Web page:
Rights Activists Frustrated by Nobel Peace Prize Choice
Russian human rights activists expressed dismay at the news that the EU will be awarded the Nobel Peace Prize.
"First they give [it] to Obama, then to the European Union. Who is next? Maybe the Shanghai Cooperation Organization," veteran campaigner Lyudmila Alexeyeva quipped to Interfax, referring to a regional security watchdog dominated by Russia and China that is widely seen as ineffective.
U.S. President Barack Obama won the prize in 2009, triggering widespread criticism because he had been in office for only nine months then.
Observers and oddsmakers had said ahead of Friday's announcement of the 2012 prize winner that the Nobel Committee could choose to highlight human rights issues in Russia with the award.
Instead, the committee announced that the prize would go to the European Union for promoting unity on the Continent, in what was seen as an attempt to boost morale amid an abiding debt crisis in member states.
Alexeyeva, who co-founded the Moscow Helsinki Group in 1976 and turned 85 this summer, has been tapped as a potential winner numerous times.
She said that she was not offended by the committee's choice but that it would have been "colossally helpful" if the prize had gone to a Russian activist. She recalled that receiving the 2009 Sakharov Prize from the EU had given her a great deal of encouragement.
"The Norwegian Nobel Committee could have played just such a role. Sadly, it would not do it," she said.
Alexeyeva's comments were echoed by fellow rights campaigner Svetlana Gannushkina, who said the decision was "simply laughable."
Gannushkina, who has also been nominated several times for the prize for her work with Chechen refugees, told Interfax that the prize had been "depersonalized" by going to a bureaucratic structure like the EU.
"The Nobel Committee could have asserted the principles of peace and democracy by giving the prize to those who have worked in this field for many years and now need support," she said.
She also said the decision failed to send a strong signal to the EU, which she said has become "rather indifferent" to human rights and related issues in past years. "They should wake up," she said.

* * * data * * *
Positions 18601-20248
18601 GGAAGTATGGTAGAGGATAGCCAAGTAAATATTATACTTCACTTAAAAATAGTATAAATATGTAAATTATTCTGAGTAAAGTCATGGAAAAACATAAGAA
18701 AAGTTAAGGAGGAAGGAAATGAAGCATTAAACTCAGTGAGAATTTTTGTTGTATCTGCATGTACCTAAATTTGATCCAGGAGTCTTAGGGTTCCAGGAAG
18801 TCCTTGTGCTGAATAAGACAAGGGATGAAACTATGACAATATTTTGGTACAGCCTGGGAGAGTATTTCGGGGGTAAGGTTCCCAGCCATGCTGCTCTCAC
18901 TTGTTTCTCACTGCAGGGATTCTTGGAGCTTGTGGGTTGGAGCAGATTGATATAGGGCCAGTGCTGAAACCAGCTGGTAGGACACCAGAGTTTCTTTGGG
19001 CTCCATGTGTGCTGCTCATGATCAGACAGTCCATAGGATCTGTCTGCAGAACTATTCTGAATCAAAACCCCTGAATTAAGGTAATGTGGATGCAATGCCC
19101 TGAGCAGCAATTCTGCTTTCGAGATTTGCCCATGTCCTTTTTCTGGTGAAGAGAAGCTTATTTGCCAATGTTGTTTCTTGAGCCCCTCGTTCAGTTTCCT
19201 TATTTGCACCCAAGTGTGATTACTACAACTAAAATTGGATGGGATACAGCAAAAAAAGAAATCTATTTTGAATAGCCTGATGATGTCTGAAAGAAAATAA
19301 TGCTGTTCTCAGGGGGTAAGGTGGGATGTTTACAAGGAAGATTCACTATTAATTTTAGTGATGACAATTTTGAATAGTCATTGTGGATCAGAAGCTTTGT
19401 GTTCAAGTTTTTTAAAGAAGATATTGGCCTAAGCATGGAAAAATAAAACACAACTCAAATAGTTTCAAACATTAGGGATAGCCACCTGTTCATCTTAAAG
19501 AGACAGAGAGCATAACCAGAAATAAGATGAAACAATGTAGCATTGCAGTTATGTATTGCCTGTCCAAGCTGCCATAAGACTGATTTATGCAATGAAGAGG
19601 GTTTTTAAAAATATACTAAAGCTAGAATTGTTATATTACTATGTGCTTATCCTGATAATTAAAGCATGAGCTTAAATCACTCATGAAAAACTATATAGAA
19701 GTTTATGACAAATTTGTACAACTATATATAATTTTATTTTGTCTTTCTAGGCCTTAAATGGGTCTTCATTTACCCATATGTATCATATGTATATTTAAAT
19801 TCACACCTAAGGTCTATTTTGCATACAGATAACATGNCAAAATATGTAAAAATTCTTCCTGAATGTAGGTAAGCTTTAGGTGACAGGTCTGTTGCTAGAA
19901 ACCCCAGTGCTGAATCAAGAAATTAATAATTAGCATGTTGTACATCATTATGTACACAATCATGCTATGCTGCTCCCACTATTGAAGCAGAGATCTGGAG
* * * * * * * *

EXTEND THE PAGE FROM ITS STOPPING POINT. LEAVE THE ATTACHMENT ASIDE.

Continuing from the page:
Anna Sevortian, the head of the Moscow office of Human Rights Watch, said that by giving the peace prize to the EU instead of to a nongovernmental group or to political prisoners, the Nobel Committee continued to lower the Peace Prize's significance.
"I would not say it discredits the prize, but it is certainly getting less important for people," she told The Moscow Times.
In a rare show of harmony, a senior pro-government lawmaker joined the rights campaigners in criticizing the choice.
"In my opinion [it] should have been awarded to major public figures for their bravery and nonstandard actions," said Alexei Pushkov, chairman of the State Duma's Foreign Relations Committee and a member of the pro-Kremlin United Russia faction, Interfax reported.
"To award it to an organization for its overall achievements looks unconvincing to me," Pushkov said.
He added that while the decision was probably intended to lift the EU's spirits amid the financial crisis, it was questionable given that the union, in his opinion, no longer can be considered a model for bringing nations together.
Pushkov cited the fact that racist and xenophobic convictions had risen in the bloc in recent years, culminating in last year's massacre in Norway by right-wing extremist Anders Breivik, which claimed 77 lives. Norway is not an EU member, however.
By contrast, a senior EU official in Moscow praised the decision by saying that it would boost the bloc's efforts to strengthen democracy in Russia.
"We are trying to open up civil society, the rule of law and human rights, and one can only hope that this helps our work here," Michael Webb, the deputy head of the EU delegation to Russia, said by telephone.
Webb added that while the delegation's diplomats had not popped open any champagne, they were "of course all very pleased" by the award.